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Centrally located and firmly landlocked, Roscommon boasts the geographical centre of Ireland within its boundaries. Much of its area is covered by bog or good grassland pasture, and the upper reaches of the River Shannon stretch along almost its entire western border.
To the north of the county, Lough Key constitutes part of one of the most extensive and picturesque of forest parks in the country, and the lough is noted for having a total of 32 wooded islands within its waters. The lake is several kilometres wide, and the more than 800 acres of the park include an impressive amount of mixed woodland; on Castle Island a striking 19th century white folly castle provides a significant landmark for sailors, whilst on Church Island and Trinity Island the ruins of mediaeval priories give an indication of a more authentically historic local heritage.
Things to do in County Roscommon
Boyle– The site of an impressive 12th century Cistercian Abbey, founded under the patronage of a local ruling family, the MacDermotts, the town of Boyle sits at the foot of the Curlew Mountains near to Lough Key, a thriving and attractive midland conurbation. Boyle Abbey is thought to be one of the best-preserved structures of its kind to be found anywhere in Ireland. The five-arched structure of the 12th century Abbeytown Bridge stretches across the River Boyle close to the Abbey, and is perhaps the oldest surviving bridge in the country. Just beyond the town, the Drumanone Dolmen dates from before 2000BC, and is of internationally historical importance. In rather more recent history, Boyle is also noted for being the birthplace of 'The IT Crowd' actor Chris O'Dowd.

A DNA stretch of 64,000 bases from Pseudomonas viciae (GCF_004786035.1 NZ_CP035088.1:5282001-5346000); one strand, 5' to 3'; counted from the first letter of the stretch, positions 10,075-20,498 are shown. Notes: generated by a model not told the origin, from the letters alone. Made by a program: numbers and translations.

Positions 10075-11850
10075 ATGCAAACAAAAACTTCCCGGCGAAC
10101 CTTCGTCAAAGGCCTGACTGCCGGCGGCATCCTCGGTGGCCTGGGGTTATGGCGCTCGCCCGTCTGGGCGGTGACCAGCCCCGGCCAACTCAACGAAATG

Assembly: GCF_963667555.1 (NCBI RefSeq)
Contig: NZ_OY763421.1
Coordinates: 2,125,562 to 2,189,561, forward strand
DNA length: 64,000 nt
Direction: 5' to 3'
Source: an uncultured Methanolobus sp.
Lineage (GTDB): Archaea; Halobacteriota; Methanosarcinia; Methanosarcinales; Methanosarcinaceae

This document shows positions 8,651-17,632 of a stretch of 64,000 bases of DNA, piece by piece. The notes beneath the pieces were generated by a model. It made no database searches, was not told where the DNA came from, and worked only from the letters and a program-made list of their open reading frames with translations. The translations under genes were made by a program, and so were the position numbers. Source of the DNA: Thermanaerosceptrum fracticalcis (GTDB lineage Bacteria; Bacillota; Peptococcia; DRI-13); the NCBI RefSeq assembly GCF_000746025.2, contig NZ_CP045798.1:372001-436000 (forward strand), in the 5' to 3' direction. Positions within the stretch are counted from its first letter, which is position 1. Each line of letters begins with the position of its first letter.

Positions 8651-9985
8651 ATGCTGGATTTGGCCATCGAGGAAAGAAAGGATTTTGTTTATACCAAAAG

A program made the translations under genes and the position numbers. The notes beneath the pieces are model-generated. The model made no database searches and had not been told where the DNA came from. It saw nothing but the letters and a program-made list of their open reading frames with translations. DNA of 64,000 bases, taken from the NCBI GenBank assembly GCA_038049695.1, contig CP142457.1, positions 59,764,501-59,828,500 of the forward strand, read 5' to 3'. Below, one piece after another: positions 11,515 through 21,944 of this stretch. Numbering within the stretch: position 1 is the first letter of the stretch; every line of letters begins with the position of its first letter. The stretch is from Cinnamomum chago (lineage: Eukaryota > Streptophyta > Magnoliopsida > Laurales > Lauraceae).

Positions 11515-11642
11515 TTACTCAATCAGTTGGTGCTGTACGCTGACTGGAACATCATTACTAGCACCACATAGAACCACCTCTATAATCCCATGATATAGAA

Roscommon Castle – Situated on a modest hillside just outside the county town, the enormous yet well-preserved Roscommon Castle dates from the 13th century, although it was rebuilt soon after its construction by the Normans in 1269, following a disastrous fire. A monument of national importance, the spooky ruins of this once-stout fortress are partly the consequence of subsequent actions by Cromwell, who deliberately destroyed the main fortifications in 1652.
Strokestown – Boasting the second widest street in Ireland, Strokestown was a 'planned town', designed by a wealthy local landowner, and was once at the centre of one of the biggest estates in the county. Today it plays host to an internationally renowned poetry festival, an annual agricultural show and an annual traditional music event.
Carrowkeel – The site of a Neolithic passage tomb cemetery, near to the town of Boyle, the Megalithic tombs at Carrowkeel are set on high ground above Lough Arrow, and have been carbon dated to predate the Egyptian Pyramids. To the north of Carrowkeel, another highly significant giant passage tomb is to be found, and is known as Heapstown Cairn.
Rathcroghan - Near to the village of Tulsk, the complex of archaeological ritual and burial sites at Rathcroghan includes the main, 90 metre wide Rathcroghan mound, and Owneynagat, the souterrain and narrow limestone cave, which is also known as the 'cave of the cat'.
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